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PostPosted: Mon Jul 07, 2014 9:58 pm 
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Location: Huntsville, AL
Ok, not talking about the normal "don't step the mast into power lines" thing, but has anyone rigged a boat under massive high voltage lines and been shocked? Sort of like a really bad static shock, but with a little more "zap" to it...

This exact thing happened to me last weekend (along with my epic no-jib failure I just wrote about here). These were massive towers no more than a few miles from a nuclear power plant and I'm guessing carry 400-600kV electric power. I found a few articles about mountain bikers riding under high power lines and experiencing similar shocks. There's also a video on youtube of a florescent light installation that's illuminated just by the power of the electric field around the lines. I'm guessing with the great height of the mast and excellent conductivity of aluminum it was sucking up all the electric field that's under these lines and channeling it to the ground. I could hear arcing from the bridle to a bare spot on the trailer mast support. If I became the path to the ground, there was a substantial charge that passed through my body which was quite uncomfortable. The whole thing was really unnerving and I never plan to rig the boat in that particular location again.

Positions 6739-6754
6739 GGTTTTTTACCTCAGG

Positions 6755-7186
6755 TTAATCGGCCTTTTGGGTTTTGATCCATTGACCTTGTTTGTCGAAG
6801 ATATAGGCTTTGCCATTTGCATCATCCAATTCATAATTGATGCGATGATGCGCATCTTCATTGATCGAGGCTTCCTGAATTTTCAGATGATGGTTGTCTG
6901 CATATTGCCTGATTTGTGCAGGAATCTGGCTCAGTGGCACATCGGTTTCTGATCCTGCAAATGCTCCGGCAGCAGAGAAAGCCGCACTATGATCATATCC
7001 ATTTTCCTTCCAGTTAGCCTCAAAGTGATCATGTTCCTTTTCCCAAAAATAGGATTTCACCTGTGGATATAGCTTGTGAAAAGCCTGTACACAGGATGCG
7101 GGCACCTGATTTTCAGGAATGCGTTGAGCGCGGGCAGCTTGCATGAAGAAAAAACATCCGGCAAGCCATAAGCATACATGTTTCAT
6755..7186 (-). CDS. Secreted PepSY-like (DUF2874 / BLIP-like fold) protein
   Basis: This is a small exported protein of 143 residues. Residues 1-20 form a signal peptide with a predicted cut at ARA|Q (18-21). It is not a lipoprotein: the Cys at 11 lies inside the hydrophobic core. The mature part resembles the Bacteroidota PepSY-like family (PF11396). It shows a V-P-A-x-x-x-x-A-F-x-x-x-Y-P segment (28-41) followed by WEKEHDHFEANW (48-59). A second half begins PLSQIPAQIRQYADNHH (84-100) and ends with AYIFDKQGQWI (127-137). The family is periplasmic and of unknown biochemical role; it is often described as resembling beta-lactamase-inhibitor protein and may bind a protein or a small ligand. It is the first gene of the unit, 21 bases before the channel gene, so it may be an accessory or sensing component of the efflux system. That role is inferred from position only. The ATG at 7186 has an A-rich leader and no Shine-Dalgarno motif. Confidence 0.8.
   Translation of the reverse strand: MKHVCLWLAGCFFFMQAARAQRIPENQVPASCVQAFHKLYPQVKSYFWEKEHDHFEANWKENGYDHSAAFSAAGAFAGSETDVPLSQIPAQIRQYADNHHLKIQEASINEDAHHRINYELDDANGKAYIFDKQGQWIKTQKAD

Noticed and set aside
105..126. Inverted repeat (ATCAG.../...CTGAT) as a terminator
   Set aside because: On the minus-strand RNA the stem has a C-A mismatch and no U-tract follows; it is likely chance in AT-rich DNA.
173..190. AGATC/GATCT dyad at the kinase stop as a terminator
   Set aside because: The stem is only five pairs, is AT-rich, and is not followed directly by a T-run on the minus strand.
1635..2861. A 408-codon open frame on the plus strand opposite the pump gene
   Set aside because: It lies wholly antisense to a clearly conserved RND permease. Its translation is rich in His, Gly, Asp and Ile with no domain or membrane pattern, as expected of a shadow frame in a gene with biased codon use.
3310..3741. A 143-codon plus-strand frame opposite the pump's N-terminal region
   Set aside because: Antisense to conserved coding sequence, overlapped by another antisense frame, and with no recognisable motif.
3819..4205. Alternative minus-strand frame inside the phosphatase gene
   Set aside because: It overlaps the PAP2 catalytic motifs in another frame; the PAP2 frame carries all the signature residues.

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PostPosted: Mon Jul 07, 2014 10:54 pm